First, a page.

Feb 042010
Authors: Joe E. Goings

The CSU Police Department plans to scrap five police cars and cut the hours of its administrative assistant in an attempt to preserve officer salaries and technology in the face of looming budget cuts for fiscal year 2011 totaling $152,000.

Despite the cuts, police work will continue as usual, leaders said.

“The university will not see a notable change in how the CSU Police Department provides services to the community,” said CSUPD Chief of Police Wendy Rich-Goldschmidt, whose vehicle is among those to be cut.

After a recent evaluation of the university’s budget, the department was instructed to cut $152,000 from its budget by for FY11, which starts in July. The cuts reduce CSUPD’s budget 6.3 percent from this year’s $2.4 million total budget, said CSUPD budget administrator Christie Hanawalt.

Decommissioning the five vehicles will save the department about $37,000. CSUPD will keep its 19 other vehicles but will no longer allow officers to take the vehicles home to reduce fuel costs.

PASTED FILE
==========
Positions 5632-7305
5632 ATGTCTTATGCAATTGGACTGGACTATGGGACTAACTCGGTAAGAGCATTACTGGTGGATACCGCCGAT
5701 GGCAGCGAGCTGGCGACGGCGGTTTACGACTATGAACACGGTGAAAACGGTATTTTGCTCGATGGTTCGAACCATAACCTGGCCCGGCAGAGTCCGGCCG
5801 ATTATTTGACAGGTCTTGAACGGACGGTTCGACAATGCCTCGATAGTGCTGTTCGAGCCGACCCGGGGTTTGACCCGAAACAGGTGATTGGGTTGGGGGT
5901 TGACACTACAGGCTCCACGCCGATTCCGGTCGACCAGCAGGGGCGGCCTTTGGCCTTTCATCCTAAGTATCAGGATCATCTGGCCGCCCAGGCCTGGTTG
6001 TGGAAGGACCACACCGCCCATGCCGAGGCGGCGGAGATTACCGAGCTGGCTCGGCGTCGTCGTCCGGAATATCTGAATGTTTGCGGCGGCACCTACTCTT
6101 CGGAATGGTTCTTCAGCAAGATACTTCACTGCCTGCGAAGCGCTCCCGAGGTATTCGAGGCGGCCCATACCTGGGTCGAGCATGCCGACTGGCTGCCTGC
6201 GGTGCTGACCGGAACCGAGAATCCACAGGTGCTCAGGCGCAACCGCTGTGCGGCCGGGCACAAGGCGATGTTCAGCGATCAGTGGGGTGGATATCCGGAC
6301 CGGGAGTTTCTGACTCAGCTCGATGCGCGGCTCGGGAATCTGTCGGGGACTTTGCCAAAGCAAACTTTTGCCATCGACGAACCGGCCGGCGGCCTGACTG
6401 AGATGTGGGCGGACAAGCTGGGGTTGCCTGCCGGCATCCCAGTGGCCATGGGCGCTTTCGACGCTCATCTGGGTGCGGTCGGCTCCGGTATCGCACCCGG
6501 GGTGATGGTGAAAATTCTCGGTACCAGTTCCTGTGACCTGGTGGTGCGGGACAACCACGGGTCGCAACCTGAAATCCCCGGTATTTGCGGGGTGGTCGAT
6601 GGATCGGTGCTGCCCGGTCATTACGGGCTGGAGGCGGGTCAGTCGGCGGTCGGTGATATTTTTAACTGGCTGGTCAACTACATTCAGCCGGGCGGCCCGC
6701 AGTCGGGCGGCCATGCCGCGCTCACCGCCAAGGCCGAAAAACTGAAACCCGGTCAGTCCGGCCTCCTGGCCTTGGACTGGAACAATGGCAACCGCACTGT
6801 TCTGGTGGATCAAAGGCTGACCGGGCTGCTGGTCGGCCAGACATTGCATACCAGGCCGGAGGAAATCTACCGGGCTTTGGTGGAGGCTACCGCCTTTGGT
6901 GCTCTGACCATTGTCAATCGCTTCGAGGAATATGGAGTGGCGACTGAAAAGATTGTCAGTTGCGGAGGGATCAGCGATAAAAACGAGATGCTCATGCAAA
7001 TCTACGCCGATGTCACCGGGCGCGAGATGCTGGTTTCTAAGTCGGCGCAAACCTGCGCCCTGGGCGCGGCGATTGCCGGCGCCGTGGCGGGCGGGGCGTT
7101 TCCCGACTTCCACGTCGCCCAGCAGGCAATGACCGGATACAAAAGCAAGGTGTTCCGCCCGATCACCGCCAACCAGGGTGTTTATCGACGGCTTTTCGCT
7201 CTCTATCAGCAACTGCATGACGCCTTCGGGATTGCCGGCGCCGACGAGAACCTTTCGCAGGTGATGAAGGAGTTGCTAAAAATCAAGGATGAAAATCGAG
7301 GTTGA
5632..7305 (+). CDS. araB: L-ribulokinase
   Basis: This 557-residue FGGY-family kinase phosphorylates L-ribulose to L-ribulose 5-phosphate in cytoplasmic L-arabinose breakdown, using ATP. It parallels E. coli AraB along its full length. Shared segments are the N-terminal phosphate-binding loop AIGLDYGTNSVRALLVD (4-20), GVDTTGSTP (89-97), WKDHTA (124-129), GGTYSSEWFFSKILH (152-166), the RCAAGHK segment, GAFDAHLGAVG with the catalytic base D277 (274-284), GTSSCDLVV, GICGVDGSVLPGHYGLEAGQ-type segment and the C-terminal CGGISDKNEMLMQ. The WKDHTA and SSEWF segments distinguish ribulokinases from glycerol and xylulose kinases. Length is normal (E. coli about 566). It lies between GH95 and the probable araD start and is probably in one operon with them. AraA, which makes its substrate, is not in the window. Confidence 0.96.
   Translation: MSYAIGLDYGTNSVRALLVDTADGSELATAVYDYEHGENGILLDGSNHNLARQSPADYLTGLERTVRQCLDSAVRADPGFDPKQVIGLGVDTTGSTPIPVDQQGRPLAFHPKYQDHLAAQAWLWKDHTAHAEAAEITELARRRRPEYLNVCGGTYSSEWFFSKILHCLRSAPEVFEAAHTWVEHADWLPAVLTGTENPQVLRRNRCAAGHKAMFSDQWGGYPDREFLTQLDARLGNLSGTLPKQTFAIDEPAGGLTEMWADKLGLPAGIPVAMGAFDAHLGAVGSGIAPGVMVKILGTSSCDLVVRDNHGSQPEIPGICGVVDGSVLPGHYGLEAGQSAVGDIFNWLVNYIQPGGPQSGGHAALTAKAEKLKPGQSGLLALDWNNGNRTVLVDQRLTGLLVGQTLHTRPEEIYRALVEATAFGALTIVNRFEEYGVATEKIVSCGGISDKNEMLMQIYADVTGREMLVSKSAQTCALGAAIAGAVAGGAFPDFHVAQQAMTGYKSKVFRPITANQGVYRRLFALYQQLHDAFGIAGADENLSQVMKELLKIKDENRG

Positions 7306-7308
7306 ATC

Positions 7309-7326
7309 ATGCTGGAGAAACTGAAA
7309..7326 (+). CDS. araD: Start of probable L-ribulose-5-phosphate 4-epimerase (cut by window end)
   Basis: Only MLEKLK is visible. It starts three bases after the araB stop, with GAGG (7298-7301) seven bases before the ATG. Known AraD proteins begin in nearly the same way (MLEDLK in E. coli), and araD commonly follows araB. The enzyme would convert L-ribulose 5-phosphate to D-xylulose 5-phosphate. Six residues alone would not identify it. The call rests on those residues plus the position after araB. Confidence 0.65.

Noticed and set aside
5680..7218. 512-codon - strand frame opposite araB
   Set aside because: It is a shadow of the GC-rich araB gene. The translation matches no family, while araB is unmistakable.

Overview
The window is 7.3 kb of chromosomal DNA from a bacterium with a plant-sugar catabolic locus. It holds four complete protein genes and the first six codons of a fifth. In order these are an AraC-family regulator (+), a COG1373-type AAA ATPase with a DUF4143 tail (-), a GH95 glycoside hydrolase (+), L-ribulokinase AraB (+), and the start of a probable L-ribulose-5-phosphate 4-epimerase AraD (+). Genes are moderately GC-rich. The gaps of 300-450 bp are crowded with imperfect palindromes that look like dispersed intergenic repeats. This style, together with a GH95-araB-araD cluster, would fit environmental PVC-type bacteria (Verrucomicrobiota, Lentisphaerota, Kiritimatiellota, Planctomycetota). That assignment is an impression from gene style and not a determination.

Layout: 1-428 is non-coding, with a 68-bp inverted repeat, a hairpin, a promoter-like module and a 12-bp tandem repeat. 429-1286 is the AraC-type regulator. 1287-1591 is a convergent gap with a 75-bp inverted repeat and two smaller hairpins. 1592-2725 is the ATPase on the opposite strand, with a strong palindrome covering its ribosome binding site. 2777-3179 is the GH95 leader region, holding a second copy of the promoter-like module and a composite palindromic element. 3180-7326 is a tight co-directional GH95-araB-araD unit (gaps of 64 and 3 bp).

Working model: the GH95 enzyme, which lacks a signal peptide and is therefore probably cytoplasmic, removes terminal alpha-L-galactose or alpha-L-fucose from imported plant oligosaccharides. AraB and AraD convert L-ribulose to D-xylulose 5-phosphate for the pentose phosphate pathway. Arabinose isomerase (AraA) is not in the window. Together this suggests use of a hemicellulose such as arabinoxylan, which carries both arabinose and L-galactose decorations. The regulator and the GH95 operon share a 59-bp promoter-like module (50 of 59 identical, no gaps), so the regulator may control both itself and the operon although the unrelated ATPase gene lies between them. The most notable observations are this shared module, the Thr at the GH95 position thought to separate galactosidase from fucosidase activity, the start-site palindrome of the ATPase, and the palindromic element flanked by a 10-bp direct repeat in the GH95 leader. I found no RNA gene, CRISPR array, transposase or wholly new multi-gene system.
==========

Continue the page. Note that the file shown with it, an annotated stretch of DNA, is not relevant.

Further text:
And the department will not cut any personnel but reduced a full-time administrative assistant position to a three-fourths time position. Much like the university, state support to the department has dwindled in the last several years, Rich-Goldschmidt said.

“We’re looking at ways we can rely less heavily on state funds to help offset salaries and air cards, which allow for Web access in the cars.”
The Information is used to look up crime information. Air cards will not be cut.

Officer Ashleigh Rose anticipates this change will make more officers double up inside patrol cars, something the department already encourages.
Though it was considered as an area for cuts, the department chose to leave it’s Community Service Office, or CSO, program unscathed. The 17-year-old program provides students interested in criminal justice an opportunity to serve their community as safety officers and will continue for the foreseeable future, Rich-Goldschmidt said.

“I think (CSOs) are a great asset to CSU and to (CSUPD) as well,” Rich-Goldschmidt said. “They are an extra set of eyes and ears and report important things to us.”

The chief maintains that the department will not lose people because of the cuts but knows that things could have been worse depending on the severity of cuts.

“If we had to cut double, things might have been different,” Rich-Goldschmidt said.

Staff writer Joe E. Goings can be reached at news@collegian.com.

  • $2.4 million CSUPD Budget for Fiscal Year 2010
  • $2.26 million CSUPD Budget for Fiscal Year 2011
  • $152,000 Total Cuts
  • 5 Number of vehicles decommissioned
  • 0 Number of staff cut
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